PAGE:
Republican presidential candidate Ted Cruz launched one of his toughest attacks yet against fellow contender Donald Trump in New Hampshire Monday night, accusing the billionaire real estate developer of being "nowhere to be found" during the debate in Congress over whether to grant amnesty to illegal immigrants.
"If you didn't stand up and fight amnesty, when the stakes were live or die, do we lose this permanently or do we win, I would suggest as voters you have reasons to doubt the credibility of the promises of a political candidate who discovers the issue after he announces for president," the Texas senator said at a town hall meeting in Whitefield.
Trump has become a figure of controversy throughout the campaign for his various immigration proposals, which have included deportation of all illegal immigrants, an end to birthright citizenship and a call to bar all Muslims from entering the United States after last month's San Bernardino terror attack.
Cruz also questioned whether Trump is a true conservative, noting donations he's made to Democrats over the years, including $50,000 in 2010 to Chicago Mayor Rahm Emanuel, the former chief of staff to President Barack Obama. And Cruz rejected Trump's self-comparison to Ronald Reagan, saying he was "pretty sure" Reagan never supported or made large donations to Democrats.
Cruz also attacked Trump for his past use of eminent domain. Trump became embroiled in controversy in the 1990’s when he attempted to use eminent domain to remove an elderly woman from her New Jersey home in order to build a new casino property.
"Donald Trump has said he thinks eminent domain is fantastic and he supports using government power to seize private people’s homes to give them to giant corporations to say hypothetically build a casino,” Cruz said. "We have an obligation to protect the rights of Americans and private property is central to the rights of Americans."
The war of words between Cruz and Trump has intensified in recent days, with Trump going on the offensive over Cruz's eligibility to be on the ballot given his Canadian birth and for Cruz's failure to disclose loans received from Citibank and Goldman Sachs for his 2012 Senate race.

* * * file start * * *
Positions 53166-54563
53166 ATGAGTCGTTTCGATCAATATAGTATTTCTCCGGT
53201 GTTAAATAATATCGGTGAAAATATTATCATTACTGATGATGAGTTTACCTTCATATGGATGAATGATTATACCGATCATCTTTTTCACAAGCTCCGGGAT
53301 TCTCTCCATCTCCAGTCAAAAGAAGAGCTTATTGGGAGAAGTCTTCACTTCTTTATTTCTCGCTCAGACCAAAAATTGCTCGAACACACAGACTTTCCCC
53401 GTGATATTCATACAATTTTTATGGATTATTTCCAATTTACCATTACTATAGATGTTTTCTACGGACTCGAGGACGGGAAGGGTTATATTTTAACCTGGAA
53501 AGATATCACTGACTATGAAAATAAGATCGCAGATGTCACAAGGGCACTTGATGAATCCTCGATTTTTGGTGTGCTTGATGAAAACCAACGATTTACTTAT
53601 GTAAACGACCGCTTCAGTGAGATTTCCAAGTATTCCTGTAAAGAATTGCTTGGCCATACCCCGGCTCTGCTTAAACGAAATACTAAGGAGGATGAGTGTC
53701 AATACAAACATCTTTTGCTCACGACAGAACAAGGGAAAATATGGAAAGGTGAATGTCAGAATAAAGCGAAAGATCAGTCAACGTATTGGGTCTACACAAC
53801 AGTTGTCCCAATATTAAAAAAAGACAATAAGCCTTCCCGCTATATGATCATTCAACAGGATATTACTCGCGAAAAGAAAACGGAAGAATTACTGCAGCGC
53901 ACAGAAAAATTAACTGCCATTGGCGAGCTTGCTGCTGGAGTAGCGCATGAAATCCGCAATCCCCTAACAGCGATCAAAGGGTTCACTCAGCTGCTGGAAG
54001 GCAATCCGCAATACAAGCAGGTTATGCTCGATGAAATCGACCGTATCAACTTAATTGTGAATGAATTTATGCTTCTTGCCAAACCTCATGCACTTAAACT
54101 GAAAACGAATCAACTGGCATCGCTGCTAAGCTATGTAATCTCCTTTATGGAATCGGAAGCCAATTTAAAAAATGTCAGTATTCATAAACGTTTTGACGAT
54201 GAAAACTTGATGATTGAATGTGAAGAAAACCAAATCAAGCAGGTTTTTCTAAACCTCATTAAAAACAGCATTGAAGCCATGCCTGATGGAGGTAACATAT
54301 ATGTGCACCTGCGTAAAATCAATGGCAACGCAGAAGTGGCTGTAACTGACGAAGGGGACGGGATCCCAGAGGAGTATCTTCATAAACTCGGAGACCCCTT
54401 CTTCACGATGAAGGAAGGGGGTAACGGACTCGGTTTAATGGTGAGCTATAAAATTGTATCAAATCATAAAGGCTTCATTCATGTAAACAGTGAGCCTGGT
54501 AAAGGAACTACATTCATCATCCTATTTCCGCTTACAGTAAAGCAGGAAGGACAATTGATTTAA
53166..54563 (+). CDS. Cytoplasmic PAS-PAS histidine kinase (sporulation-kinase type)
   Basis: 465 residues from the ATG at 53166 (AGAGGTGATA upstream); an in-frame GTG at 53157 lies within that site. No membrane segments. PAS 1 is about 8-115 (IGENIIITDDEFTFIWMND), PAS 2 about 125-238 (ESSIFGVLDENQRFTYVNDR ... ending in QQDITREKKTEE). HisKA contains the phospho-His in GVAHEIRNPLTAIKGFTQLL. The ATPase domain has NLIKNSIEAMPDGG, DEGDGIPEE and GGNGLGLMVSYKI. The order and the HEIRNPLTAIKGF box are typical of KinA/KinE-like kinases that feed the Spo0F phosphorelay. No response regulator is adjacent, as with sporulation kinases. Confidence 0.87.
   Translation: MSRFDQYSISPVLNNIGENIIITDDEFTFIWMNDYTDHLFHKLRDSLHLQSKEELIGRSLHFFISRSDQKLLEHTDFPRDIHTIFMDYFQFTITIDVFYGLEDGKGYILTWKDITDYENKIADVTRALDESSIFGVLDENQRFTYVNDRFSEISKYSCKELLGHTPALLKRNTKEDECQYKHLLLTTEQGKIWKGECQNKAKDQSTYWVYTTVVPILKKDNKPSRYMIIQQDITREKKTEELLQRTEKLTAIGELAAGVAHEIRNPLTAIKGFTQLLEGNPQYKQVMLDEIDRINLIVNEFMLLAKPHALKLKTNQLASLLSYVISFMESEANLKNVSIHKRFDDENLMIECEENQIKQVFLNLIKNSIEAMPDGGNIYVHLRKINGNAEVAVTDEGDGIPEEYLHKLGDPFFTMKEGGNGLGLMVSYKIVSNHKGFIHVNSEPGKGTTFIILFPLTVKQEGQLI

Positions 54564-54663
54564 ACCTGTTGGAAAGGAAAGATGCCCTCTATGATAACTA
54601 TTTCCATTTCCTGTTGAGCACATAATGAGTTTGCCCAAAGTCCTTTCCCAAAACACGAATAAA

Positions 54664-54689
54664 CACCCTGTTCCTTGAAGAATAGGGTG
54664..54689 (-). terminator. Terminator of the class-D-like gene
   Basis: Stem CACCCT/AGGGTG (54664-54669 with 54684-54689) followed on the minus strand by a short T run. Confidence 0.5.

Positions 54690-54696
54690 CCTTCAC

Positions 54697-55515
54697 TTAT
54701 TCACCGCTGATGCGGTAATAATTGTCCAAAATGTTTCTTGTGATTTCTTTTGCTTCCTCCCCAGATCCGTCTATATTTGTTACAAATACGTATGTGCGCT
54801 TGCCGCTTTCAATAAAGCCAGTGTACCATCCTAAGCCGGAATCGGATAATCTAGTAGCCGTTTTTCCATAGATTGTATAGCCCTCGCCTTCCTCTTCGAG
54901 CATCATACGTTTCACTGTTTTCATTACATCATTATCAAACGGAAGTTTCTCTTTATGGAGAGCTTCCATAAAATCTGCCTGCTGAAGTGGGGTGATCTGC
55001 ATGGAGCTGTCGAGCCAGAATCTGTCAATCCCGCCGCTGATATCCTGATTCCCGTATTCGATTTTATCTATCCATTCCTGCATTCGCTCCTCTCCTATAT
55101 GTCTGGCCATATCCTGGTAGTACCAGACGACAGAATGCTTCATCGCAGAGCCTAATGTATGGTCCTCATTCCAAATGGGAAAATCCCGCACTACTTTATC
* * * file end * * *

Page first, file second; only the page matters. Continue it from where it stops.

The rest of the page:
Trump on Sunday called Cruz a "nasty guy" whom no one likes. Cruz tried to turn the insult into a joke on social media Monday, posting a link to the video of Janet Jackson's hit song "Nasty."
I gotta say, the American people are feeling pretty "nasty"towards the Washington Cartel. https://t.co/ZBMVcYlwdi— Ted Cruz (@tedcruz) January 18, 2016
"Donald seems to be a little rattled," Cruz told reporters before a town hall in Washington, New Hampshire. "For whatever reason he is very, very dismayed. I guess as conservatives continue to unite behind our campaign, as his poll numbers continue to go down, he's a little testier."
Trump, who was also campaigning in New Hampshire Monday, had no direct response to his rival's accusations.
Polls show Cruz and Trump locked in a tight race in Iowa, but Trump is polling considerably better in New Hampshire. Cruz embarked on a five-day swing through the Granite State this week as his numbers began to show new strength.
"The American people want a steady hand at the helm," Cruz told The Associated Press in an interview on his campaign bus Monday. "They don't want, I believe, a commander in chief who wakes up obsessed with the latest polls and driven to issue a frenzy of tweets. Instead, they want a principled, steady, conservative leader who will do everything necessary to protect this nation and keep America safe."
Fox News' Dan Gallo and the Associated Press contributed to this report.